A couple of points of clarification on this.  First, Martin Luther did not hold to "sola scriptura" in the same sense most modern Protestants do.  Luther in his writings frequently cited to Church Fathers to support his view of Scripture (I'm NOT saying he cited them accurately in all cases, but he did in fact view them as being authoritative to support his view of what Scripture said), and the Lutheran Confessions make clear that their view of Scripture is supported by and depends upon the Fathers.  The view of sola scripture espoused by the Book of Concord is not Orthodox, but it is closer to the Orthodox view than the Protestant view.  In fact, one reason I'm Orthodox today is I held to this view of the Scriptures, and once it became apparent the Fathers did not support some of the tenets of Lutheranism, sola scriptura was no help at all.  At that point, the whole foundation for the Lutheran view of Scripture fell apart.  Second, and more to the point, Luther did not consider the Scriptures to be the SOURCE for doctrine, but rather the SOLE NORM for doctrine.  Some modern Lutherans will tell you the Scriptures are the source for doctrine, but neither Luther nor the Lutheran Confessions consider the Scriptures to be the source for doctrine.  The accurate Lutheran view is that the Scriptures norm doctrine, not that they create it.  You rightly point out that doctrine comes from Christ, through the Apostles (which is to say, through the Church), and then through the Church to the Scriptures.  Luther and the Lutheran Confessions would agree with that view, even though they would disagree with us on doctrine.

How to sort that out in a short few paragraphs while still refuting modern Protestantism's idea of sola scriptura (which is what you attribute to Luther) is ticky, but as written, you run the risk that the book would be easily discounted by Lutherans as a false hit piece that erects and tears down a strawman.  You might consider removing the references to Luther, or at least footnoting a blurb that makes clear Luther held to a more Orthodox view of the Scriptures than most Protestants today hold.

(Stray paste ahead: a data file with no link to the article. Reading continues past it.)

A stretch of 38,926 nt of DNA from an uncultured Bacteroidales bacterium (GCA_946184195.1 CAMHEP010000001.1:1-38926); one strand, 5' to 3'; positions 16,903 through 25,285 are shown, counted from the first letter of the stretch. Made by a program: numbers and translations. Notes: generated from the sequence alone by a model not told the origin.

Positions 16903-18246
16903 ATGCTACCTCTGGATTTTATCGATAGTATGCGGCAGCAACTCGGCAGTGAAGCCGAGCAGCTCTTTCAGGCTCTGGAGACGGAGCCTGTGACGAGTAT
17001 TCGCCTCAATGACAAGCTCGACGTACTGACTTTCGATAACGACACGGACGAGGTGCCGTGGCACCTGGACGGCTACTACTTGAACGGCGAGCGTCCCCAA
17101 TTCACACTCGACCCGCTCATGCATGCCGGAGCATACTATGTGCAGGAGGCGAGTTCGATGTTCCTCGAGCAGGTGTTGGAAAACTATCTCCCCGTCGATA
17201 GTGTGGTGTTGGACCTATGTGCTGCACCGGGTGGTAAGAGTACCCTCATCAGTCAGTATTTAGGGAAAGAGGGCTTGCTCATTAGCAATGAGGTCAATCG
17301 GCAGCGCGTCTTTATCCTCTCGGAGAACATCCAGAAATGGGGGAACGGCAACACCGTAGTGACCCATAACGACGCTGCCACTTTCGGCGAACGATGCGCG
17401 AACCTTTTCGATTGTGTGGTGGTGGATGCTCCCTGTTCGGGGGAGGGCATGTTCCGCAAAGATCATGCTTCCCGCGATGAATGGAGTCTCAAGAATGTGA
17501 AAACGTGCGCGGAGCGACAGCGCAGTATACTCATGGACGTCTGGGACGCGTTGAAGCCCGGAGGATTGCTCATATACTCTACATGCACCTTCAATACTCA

Thank you very much. This is exactly the kind of help I need. I don't want to be guilty of making straw man arguments. I think I will try the footnote idea.  

Selam

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« Reply #7 on: April 01, 2011, 01:00:20 AM »

You might also want to add that one of the means which the church used to teach the faith was the use of iconography.  And, that the New Testament, compiled with all its books, was not readily accessible to the majority of faithful until the printing press was invented.  


Thank you brother. I actually have another small section on Icons, and I make this point there.

Selam
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« Reply #8 on: April 01, 2011, 01:06:07 AM »


The doctrine of “Sola Scriptura” (The Scriptures Alone) was contrived by Martin Luther in the 16th century. Seeking a way to circumvent accountability to ecclesiastical authority (i.e. the Roman Catholic Church, which incidentally had apostatized from the apostolic Faith in 1054 A.D.), Luther up and declared that the “Bible alone” is the only authoritative source of Christian truth and spiritual instruction.